Tuesday, December 12, 2017

Café Cosy: the New Hot Night Spot

The food and water available for the outside cats seems to be finding favour with them. A neighbour of mine, who is retired, tells me that the bowls are visited by at least three cats that she has seen, usually in the very early morning.

One of the cats is orange; one evening by opening the patio door to recharge the water-bowl, I accidentally chased away a largish orange fellow who had a white-tipped tail. He evidently was not scared permanently away. There is also a black and white long-haired cat. And my neighbour has seen an all-black cat at the bowls, too. Assuming this is one of the pair of black cats I have seen, that would make four who visit the bowls for refreshments. The two black ones I have witnessed eating simultaneously from the bowl, which I am told suggests that they are family, or at least a bonded pair; I tend to think of them as mother and daughter, though I have no reason to suppose this.

I was gratified to learn of these visits. It means that cats have found the food and water and are habitually partaking of them. They may have homes, but I suspect that some at least are community cats, shy of people, and with no regular source of sustenance. I am glad to be able to provide them with some. I am still investigating the possibility of a shelter, though I am not sure the landlords would approve.

In the meantime, as I have no new photographs of my elusive diners, who come to eat in nocturnal darkness, here is a picture of Josie, resting on the Tackle Fish, her tail slowly rising and falling contentedly. (She is not regaining her lost poundage, by the way; she just spreads out a bit when flat on the floor…)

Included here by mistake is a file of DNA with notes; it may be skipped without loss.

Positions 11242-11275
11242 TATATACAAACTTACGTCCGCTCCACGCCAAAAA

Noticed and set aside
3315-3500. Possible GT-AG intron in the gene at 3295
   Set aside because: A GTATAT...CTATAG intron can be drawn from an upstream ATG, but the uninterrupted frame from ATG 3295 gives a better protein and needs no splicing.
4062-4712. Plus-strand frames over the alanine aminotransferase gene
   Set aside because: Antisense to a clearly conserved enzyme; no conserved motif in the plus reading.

Monday, December 11, 2017

A Christmas Tree Puzzle

I have a bit of a problem with regard to my Christmas tree. I don’t have a place for it.

One of the disadvantages of the cosy apartment is that it is one room too small. I would like one more room, principally to put the books for which I don’t have space elsewhere. This is a small complaint, and is not the first I would address if I had the power to perfect my life. It does mean, however, that what space I have is filled. And I don’t have anywhere to put my Christmas tree.

Last year, it was in the near outside corner of the sitting room, at the far end of the couch. I moved a circular end-table and had a spot for the tree. A month later, Parker arrived. My foster-cat spends time in the library whenever I am absent from the apartment or asleep. His litter-box, a small but serviceable vessel, fits very nicely into a corner, a corner which had been filled with an armchair. I moved that armchair to the near outside corner of the sitting room, where the Christmas tree went last year. I think you may be seeing the problem by now.

With Parker’s arrival, I cannot move the chair back into the library. Even if I had space for it, which I do not, with the orange-boy’s litter-box there, both he and Cammie, and sometimes Renn, use the armchair - at different times, of course - that is now in the sitting room’s corner. All my corners are occupied, and I have nowhere to move the occupants, even temporarily.

I may end up putting the tree not in a corner, which is both traditional and practical, but simply in front of a bookcase. That will prove a hindrance to both man and cat, but it will only be for a while. It will, though, make the tree more prominent, and more of a target for curiosity, especially from Parker, who has yet to see a Yuletide at the cosy apartment.

But, we will figure something out. The stockings will be hung, the music played, and the gratitude at having a home, with five cats safe and warm, will be felt. While a tree would be nice, we’ll remember the point of Christmas, and the point of the tree in the first place.